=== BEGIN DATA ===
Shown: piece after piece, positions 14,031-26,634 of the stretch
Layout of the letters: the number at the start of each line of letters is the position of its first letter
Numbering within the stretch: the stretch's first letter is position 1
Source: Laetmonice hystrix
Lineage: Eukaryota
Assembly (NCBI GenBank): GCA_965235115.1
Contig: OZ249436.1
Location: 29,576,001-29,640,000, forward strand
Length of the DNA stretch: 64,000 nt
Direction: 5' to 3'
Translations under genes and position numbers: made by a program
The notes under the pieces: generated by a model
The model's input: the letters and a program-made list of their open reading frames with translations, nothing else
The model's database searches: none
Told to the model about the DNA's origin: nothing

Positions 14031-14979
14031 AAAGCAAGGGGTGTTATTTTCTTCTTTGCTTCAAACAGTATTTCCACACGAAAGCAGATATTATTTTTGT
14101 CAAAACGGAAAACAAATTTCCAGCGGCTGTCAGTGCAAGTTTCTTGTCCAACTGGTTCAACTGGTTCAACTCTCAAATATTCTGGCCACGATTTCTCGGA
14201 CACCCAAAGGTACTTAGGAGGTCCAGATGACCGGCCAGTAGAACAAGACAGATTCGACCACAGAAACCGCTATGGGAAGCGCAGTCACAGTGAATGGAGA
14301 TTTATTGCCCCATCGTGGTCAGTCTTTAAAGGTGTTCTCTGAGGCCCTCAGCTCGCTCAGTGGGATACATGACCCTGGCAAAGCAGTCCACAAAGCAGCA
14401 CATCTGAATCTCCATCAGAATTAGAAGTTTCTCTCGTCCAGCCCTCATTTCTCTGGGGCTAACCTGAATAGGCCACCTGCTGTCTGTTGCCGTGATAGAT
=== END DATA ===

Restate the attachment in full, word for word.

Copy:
Shown: piece after piece, positions 14,031-26,634 of the stretch
Layout of the letters: the number at the start of each line of letters is the position of its first letter
Numbering within the stretch: the stretch's first letter is position 1
Source: Laetmonice hystrix
Lineage: Eukaryota
Assembly (NCBI GenBank): GCA_965235115.1
Contig: OZ249436.1
Location: 29,576,001-29,640,000, forward strand
Length of the DNA stretch: 64,000 nt
Direction: 5' to 3'
Translations under genes and position numbers: made by a program
The notes under the pieces: generated by a model
The model's input: the letters and a program-made list of their open reading frames with translations, nothing else
The model's database searches: none
Told to the model about the DNA's origin: nothing

Positions 14031-14979
14031 AAAGCAAGGGGTGTTATTTTCTTCTTTGCTTCAAACAGTATTTCCACACGAAAGCAGATATTATTTTTGT
14101 CAAAACGGAAAACAAATTTCCAGCGGCTGTCAGTGCAAGTTTCTTGTCCAACTGGTTCAACTGGTTCAACTCTCAAATATTCTGGCCACGATTTCTCGGA
14201 CACCCAAAGGTACTTAGGAGGTCCAGATGACCGGCCAGTAGAACAAGACAGATTCGACCACAGAAACCGCTATGGGAAGCGCAGTCACAGTGAATGGAGA
14301 TTTATTGCCCCATCGTGGTCAGTCTTTAAAGGTGTTCTCTGAGGCCCTCAGCTCGCTCAGTGGGATACATGACCCTGGCAAAGCAGTCCACAAAGCAGCA
14401 CATCTGAATCTCCATCAGAATTAGAAGTTTCTCTCGTCCAGCCCTCATTTCTCTGGGGCTAACCTGAATAGGCCACCTGCTGTCTGTTGCCGTGATAGAT